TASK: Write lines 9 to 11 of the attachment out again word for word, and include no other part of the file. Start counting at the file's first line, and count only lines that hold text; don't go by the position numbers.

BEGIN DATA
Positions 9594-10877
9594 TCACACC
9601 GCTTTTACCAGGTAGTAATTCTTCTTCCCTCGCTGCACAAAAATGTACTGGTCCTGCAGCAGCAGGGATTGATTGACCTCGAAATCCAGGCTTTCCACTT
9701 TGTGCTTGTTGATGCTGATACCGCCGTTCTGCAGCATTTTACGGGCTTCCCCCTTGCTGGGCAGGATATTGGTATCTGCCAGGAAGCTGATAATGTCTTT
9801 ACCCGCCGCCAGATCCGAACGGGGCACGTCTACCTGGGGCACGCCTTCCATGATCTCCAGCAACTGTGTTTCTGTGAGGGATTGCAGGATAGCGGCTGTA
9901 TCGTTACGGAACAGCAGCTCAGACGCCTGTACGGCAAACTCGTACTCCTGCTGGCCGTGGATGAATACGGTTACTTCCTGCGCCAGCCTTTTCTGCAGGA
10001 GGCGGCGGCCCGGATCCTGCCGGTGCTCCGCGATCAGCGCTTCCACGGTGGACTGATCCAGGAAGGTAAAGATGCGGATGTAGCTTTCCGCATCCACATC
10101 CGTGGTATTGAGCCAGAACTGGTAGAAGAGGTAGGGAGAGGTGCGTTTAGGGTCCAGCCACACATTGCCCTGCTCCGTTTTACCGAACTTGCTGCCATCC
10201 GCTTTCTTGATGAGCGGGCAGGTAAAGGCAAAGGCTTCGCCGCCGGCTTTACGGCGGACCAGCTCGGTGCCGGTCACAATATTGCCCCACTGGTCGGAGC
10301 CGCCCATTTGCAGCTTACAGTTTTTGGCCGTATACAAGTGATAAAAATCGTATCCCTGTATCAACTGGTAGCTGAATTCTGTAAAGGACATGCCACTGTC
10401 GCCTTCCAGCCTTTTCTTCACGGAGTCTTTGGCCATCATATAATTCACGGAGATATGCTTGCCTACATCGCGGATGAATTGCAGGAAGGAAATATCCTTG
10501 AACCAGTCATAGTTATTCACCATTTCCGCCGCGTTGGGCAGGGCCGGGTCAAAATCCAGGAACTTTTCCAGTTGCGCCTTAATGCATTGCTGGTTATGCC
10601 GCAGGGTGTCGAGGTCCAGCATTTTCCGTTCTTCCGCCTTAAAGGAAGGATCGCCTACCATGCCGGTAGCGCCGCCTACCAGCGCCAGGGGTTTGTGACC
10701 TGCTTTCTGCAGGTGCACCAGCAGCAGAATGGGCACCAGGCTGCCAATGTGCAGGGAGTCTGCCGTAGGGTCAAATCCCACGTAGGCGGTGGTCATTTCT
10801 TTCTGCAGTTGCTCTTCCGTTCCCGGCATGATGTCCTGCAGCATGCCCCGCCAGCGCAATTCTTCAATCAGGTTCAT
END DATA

10201 GCTTTCTTGATGAGCGGGCAGGTAAAGGCAAAGGCTTCGCCGCCGGCTTTACGGCGGACCAGCTCGGTGCCGGTCACAATATTGCCCCACTGGTCGGAGC
10301 CGCCCATTTGCAGCTTACAGTTTTTGGCCGTATACAAGTGATAAAAATCGTATCCCTGTATCAACTGGTAGCTGAATTCTGTAAAGGACATGCCACTGTC
10401 GCCTTCCAGCCTTTTCTTCACGGAGTCTTTGGCCATCATATAATTCACGGAGATATGCTTGCCTACATCGCGGATGAATTGCAGGAAGGAAATATCCTTG